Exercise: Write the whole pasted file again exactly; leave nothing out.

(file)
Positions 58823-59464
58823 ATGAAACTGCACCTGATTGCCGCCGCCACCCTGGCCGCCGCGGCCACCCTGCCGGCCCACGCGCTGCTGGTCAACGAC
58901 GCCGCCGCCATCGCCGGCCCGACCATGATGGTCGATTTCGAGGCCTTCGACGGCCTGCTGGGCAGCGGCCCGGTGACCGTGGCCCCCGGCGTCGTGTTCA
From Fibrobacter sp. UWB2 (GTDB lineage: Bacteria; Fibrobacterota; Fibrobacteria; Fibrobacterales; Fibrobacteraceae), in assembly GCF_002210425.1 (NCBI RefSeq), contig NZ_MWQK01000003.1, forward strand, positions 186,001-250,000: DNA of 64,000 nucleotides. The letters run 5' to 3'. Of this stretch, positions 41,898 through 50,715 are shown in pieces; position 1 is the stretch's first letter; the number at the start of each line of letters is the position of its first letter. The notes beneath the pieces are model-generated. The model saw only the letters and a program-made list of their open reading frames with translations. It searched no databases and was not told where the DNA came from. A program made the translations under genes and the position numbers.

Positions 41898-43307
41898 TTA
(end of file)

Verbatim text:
Positions 58823-59464
58823 ATGAAACTGCACCTGATTGCCGCCGCCACCCTGGCCGCCGCGGCCACCCTGCCGGCCCACGCGCTGCTGGTCAACGAC
58901 GCCGCCGCCATCGCCGGCCCGACCATGATGGTCGATTTCGAGGCCTTCGACGGCCTGCTGGGCAGCGGCCCGGTGACCGTGGCCCCCGGCGTCGTGTTCA
From Fibrobacter sp. UWB2 (GTDB lineage: Bacteria; Fibrobacterota; Fibrobacteria; Fibrobacterales; Fibrobacteraceae), in assembly GCF_002210425.1 (NCBI RefSeq), contig NZ_MWQK01000003.1, forward strand, positions 186,001-250,000: DNA of 64,000 nucleotides. The letters run 5' to 3'. Of this stretch, positions 41,898 through 50,715 are shown in pieces; position 1 is the stretch's first letter; the number at the start of each line of letters is the position of its first letter. The notes beneath the pieces are model-generated. The model saw only the letters and a program-made list of their open reading frames with translations. It searched no databases and was not told where the DNA came from. A program made the translations under genes and the position numbers.

Positions 41898-43307
41898 TTA